Even the plants usually reserved for the dinner table can find their way into a creative foodie’s flowers. Stalks of wheat are quaint and hark back to the earliest wedding traditions, life-affirming symbols of prosperity. Purple kale, artichokes, carrot tops—the possibilities are endless when it comes to the world’s wealth of flora.
These richly-hued bouquets of delicate pink orchids and roses graduating to a deep purple frame are a gorgeous example.
When it comes to color, flowers are the undisputed champions of the natural world. Florists can get you blooms in any hue imaginable, leading to a trend playing up the vast range of shades at your fingertips. Ombré bouquets arrange flowers of the same hue by the strength of their color, tones graduating from dark to light. The trend that has been making waves in the world of fashion has made its way to wedding flowers, and the effect is a dramatic, eye-catching splash of watercolor, simple yet stunning.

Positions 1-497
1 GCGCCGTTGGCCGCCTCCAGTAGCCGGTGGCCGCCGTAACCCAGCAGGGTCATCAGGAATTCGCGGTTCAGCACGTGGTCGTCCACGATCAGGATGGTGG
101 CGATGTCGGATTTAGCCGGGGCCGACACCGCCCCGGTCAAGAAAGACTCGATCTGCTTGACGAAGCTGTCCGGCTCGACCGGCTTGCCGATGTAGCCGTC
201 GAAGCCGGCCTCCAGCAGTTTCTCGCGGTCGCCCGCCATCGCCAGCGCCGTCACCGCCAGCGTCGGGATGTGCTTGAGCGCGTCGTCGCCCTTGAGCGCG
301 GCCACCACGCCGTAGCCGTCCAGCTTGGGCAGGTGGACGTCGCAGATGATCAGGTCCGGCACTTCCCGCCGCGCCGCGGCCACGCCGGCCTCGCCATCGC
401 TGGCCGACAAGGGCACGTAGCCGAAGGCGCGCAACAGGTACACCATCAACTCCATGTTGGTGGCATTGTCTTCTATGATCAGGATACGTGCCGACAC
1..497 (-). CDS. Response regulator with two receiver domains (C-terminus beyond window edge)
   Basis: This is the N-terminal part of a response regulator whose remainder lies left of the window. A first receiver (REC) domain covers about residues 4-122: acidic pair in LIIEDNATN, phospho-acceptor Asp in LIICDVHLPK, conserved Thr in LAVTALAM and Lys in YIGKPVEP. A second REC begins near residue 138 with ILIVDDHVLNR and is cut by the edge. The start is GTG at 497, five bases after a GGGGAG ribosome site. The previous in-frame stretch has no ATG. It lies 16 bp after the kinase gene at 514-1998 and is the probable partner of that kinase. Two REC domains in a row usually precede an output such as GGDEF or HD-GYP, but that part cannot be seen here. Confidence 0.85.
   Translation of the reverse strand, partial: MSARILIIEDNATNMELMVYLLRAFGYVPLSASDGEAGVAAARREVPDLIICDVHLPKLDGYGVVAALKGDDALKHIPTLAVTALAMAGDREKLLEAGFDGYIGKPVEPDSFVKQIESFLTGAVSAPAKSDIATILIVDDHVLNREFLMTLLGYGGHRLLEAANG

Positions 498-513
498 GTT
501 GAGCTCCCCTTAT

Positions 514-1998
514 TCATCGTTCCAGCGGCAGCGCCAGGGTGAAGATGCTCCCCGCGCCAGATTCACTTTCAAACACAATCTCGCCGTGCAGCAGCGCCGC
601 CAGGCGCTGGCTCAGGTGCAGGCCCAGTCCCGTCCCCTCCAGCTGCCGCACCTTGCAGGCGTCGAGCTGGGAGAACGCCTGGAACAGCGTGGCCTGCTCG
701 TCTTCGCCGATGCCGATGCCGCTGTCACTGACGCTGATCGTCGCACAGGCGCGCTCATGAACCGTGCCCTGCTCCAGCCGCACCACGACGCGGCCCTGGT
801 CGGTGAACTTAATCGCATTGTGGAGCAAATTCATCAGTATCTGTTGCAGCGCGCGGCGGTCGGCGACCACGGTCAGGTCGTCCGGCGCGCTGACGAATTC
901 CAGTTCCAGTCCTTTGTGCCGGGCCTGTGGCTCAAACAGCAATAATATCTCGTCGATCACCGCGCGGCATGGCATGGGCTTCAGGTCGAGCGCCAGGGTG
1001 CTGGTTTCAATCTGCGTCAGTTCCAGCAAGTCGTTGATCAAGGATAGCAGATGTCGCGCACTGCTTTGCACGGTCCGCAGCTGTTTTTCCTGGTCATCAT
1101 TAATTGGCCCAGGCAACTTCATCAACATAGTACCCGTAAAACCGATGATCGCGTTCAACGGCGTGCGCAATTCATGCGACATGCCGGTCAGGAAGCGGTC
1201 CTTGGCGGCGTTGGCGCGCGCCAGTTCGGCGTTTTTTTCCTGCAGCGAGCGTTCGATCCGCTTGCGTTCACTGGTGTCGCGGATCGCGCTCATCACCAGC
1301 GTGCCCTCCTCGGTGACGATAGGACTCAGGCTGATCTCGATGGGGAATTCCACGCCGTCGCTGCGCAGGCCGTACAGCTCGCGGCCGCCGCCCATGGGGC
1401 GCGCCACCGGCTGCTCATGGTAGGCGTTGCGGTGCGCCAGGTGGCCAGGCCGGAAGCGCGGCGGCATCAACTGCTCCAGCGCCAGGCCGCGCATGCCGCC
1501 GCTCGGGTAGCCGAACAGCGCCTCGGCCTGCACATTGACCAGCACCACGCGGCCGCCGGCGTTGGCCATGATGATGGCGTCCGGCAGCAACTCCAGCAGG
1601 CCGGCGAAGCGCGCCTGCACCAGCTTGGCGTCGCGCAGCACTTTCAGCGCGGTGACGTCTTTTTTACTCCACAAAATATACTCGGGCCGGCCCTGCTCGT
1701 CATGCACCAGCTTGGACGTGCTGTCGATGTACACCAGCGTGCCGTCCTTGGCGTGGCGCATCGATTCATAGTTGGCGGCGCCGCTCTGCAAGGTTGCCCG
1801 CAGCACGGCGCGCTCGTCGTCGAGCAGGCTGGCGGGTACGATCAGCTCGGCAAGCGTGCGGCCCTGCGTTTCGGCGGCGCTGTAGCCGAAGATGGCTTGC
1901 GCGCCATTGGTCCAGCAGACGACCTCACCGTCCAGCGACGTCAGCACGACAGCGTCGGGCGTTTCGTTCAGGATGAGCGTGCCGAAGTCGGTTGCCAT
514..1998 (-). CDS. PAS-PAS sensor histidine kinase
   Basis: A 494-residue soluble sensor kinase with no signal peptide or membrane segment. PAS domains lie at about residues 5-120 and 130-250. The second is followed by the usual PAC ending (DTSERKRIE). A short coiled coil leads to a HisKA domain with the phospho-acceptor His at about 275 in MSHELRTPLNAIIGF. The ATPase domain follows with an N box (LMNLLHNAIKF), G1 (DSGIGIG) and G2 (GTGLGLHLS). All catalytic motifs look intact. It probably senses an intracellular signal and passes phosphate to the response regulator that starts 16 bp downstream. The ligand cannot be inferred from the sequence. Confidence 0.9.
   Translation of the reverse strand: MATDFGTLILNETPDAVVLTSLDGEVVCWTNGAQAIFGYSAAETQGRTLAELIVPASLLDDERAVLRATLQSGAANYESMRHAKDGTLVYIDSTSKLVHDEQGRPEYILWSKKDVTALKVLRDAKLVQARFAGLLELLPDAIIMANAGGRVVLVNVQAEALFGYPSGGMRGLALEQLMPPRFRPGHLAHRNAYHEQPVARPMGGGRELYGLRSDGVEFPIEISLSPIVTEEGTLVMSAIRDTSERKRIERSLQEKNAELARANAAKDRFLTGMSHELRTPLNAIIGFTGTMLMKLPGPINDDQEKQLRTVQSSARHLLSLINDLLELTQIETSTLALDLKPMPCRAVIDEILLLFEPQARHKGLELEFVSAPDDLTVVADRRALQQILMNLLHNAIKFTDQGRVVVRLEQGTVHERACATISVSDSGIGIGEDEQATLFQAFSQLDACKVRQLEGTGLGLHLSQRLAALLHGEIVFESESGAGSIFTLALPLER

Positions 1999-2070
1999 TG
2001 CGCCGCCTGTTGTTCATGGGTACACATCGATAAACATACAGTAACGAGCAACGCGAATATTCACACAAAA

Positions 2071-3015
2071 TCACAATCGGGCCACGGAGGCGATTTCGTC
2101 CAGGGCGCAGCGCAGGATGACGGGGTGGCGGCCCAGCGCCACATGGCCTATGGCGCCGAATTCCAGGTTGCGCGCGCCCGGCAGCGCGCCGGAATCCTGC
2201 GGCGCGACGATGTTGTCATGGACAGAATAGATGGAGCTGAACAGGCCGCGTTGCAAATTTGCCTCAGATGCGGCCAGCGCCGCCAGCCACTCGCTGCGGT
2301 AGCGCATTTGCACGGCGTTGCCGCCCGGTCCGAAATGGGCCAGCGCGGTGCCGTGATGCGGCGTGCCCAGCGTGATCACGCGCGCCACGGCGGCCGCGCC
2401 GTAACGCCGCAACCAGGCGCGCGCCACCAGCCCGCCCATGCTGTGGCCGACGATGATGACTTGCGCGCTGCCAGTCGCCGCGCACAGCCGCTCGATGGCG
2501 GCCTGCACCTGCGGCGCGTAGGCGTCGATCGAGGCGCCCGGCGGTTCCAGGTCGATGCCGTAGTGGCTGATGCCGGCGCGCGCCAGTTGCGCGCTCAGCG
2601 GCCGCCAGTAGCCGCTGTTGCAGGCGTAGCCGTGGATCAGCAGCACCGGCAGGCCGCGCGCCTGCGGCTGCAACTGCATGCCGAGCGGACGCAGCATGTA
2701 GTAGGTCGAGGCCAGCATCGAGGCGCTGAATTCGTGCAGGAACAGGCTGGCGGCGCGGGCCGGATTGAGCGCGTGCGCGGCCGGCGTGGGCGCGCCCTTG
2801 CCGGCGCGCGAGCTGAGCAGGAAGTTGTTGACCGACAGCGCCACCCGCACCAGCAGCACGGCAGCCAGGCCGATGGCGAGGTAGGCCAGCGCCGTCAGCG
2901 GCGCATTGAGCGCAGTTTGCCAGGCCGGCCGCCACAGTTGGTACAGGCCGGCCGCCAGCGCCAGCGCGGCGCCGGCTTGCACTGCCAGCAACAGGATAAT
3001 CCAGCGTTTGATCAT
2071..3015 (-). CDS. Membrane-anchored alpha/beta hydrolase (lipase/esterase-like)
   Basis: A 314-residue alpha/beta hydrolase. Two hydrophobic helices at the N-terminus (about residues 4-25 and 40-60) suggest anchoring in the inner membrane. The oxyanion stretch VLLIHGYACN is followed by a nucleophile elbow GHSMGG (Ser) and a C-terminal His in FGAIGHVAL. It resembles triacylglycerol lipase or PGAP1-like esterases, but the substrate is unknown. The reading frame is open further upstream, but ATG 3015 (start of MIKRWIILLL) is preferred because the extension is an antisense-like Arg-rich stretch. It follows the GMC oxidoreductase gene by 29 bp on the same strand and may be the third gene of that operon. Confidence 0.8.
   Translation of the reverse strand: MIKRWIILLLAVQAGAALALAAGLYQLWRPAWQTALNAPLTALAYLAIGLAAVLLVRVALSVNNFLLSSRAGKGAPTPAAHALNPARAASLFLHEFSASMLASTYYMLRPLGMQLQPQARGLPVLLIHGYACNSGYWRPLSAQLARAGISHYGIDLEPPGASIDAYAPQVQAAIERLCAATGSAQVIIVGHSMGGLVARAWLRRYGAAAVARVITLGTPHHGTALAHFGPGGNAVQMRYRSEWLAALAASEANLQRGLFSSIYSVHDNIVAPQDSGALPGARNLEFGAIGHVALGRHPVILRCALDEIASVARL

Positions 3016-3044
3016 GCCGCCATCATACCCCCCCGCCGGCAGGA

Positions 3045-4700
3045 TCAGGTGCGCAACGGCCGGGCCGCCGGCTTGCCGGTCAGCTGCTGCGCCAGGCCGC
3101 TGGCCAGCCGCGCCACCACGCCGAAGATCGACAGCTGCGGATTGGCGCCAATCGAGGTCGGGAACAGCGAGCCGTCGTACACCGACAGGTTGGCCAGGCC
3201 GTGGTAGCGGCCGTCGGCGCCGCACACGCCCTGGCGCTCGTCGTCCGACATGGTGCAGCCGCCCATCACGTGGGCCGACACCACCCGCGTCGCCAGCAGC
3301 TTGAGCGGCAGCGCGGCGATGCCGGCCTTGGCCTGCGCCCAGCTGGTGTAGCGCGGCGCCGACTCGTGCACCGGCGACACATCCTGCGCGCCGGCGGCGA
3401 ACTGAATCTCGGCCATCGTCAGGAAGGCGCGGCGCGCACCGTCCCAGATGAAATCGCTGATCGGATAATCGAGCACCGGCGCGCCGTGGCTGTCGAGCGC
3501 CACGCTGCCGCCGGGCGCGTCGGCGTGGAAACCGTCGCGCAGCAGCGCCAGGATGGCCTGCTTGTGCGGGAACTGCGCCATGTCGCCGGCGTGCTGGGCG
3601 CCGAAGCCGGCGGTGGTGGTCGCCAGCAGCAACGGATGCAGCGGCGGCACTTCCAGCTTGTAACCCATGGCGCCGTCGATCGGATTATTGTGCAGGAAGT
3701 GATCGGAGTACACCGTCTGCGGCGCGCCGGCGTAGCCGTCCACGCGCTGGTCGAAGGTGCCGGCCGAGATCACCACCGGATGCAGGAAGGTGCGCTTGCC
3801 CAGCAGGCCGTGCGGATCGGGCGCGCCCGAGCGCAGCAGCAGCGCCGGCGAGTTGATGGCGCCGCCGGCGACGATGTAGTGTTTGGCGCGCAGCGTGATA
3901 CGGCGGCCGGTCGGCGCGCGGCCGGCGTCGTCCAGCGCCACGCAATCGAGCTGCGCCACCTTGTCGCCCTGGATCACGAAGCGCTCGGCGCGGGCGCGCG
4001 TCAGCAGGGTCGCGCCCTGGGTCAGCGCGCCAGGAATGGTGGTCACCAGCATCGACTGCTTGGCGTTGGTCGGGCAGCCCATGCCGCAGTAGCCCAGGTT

Whether you go from left to right, or start dark at the top of your bouquet, the flowers seeming to fade as they drip from your hands, ombré exudes a playful sophistication. It works particularly well in a Beidermeier bouquet, a European-style arrangement made up of concentric circles, each of one kind of flower. These richly-hued bouquets of delicate pink orchids and roses graduating to a deep purple frame are a gorgeous example.
Though the idea limits you to one color family, there are ways to experiment with ombré bouquets, and they’re perfect for adding glamour to a simple palette. A soft look can be achieved by choosing colors so close to one another they seem to melt together, while clearly distinguished groups, such as a vivid red, orange and yellow, will be bright and fun.